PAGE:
October 5, 2001 - Washington, DC - Semiconductor Equipment and Materials International (SEMI) called on Congress to support accelerated depreciation for high-tech manufacturing equipment as part of the economic stimulus package announced by President Bush this week.
Current US tax law only allows for depreciation of equipment over five years, more than twice as long as the 18 to 24 month useful life of most advanced semiconductor manufacturing equipment. Including accelerated depreciation as part of the economic stimulus package would provide chipmakers with additional incentive to invest, rapidly replace equipment with advanced technology, and more closely align depreciation schedules with the actual economic and technology life of the equipment.
"Investment in new manufacturing equipment and technologies is critical to semiconductor device makers as they strive to keep pace with rapidly advancing chip designs and the needs of the global electronics industries," said Stan Myers, president and CEO of SEMI. "During economic downturns such as the industry is facing now, chipmakers are unable to fully invest in new equipment which in turn has a severe financial impact on the companies that supply these critical technologies."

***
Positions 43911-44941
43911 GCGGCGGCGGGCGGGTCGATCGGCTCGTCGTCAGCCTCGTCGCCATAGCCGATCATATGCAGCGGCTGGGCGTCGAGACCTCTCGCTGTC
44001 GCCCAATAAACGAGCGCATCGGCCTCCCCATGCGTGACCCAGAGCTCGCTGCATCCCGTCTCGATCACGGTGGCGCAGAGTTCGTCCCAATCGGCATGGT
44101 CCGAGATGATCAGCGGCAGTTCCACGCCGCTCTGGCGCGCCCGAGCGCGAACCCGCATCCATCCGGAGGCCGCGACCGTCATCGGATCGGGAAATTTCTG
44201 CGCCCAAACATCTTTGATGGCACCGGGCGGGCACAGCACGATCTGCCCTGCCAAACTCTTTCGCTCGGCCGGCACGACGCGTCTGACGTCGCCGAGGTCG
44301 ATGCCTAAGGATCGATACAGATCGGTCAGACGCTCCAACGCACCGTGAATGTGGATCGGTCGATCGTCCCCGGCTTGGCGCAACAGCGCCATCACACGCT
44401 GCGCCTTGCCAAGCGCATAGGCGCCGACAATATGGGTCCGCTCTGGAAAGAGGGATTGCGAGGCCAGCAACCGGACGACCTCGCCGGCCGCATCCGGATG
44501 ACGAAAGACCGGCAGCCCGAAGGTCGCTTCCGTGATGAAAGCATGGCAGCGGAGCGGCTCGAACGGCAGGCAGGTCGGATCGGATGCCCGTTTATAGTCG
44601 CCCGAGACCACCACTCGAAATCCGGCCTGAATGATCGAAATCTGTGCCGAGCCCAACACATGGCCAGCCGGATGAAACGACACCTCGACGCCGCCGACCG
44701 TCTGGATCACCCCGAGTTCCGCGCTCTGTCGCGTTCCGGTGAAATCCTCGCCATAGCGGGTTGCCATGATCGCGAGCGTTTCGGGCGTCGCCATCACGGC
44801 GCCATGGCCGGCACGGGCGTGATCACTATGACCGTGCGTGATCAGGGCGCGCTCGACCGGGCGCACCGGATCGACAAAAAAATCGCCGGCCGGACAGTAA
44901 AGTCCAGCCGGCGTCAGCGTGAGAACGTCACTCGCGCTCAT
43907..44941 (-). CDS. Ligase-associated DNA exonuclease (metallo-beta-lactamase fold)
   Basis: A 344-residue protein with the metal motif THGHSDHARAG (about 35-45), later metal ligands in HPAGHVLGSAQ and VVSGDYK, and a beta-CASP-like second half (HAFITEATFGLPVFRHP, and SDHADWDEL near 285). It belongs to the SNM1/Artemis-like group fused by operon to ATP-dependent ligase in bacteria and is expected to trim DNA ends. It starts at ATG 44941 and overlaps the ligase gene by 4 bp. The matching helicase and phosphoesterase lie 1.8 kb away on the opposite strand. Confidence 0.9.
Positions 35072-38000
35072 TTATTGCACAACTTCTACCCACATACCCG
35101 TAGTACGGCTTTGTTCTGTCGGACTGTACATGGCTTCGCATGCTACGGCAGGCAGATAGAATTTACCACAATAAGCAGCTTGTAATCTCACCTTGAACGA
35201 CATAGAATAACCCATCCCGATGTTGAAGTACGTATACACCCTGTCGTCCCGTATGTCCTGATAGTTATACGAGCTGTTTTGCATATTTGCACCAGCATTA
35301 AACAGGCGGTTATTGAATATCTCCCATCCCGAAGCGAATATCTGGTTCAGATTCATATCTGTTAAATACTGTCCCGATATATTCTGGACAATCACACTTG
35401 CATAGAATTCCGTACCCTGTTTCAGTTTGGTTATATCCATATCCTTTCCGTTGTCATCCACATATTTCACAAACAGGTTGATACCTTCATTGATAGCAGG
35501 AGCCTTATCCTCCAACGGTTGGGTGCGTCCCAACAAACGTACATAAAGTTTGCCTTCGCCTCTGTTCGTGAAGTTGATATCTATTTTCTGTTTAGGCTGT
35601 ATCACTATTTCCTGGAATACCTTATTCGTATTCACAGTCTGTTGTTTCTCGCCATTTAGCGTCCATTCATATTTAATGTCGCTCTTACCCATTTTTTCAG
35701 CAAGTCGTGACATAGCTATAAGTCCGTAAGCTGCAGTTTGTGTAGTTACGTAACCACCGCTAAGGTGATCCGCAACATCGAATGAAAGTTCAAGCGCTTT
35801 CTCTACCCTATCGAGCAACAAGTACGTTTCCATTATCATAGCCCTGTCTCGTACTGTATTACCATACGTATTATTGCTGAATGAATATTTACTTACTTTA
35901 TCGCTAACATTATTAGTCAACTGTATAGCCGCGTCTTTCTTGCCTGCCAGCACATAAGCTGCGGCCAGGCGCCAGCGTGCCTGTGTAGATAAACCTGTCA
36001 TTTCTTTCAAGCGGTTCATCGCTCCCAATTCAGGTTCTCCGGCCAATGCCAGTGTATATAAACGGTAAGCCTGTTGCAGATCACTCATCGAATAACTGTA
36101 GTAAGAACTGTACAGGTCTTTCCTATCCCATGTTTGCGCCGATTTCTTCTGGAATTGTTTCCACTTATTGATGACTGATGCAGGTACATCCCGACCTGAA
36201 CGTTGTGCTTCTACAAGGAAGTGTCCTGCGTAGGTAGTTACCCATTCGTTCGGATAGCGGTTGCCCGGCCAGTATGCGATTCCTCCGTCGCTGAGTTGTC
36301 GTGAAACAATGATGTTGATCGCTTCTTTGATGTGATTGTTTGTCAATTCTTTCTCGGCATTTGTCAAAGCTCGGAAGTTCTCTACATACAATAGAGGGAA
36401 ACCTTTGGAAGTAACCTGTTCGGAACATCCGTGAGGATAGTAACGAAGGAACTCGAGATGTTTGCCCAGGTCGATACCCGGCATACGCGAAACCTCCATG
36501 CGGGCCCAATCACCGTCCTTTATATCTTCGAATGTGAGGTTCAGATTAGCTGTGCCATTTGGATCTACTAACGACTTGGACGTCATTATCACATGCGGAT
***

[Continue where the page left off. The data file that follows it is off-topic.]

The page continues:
The global semiconductor and semiconductor equipment industries are currently in the worst economic downturn in their collective history, with both industries facing declines in sales of more than 30% in 2001. Severe cutbacks in capital spending by semiconductor chipmakers have rippled throughout the supply chain, causing many equipment manufacturers to make dramatic cuts in new investments and in their workforce.
"Accelerated depreciation of manufacturing equipment is exactly the kind of tax incentive that is needed now because it will immediately spur new investment and create new opportunities for American workers," said Bobby Greenberg, president of SEMI North America. "Increased demand for semiconductor equipment will stimulate manufacturing and related industries, which will translate into more jobs, and that will put more money back into our economy."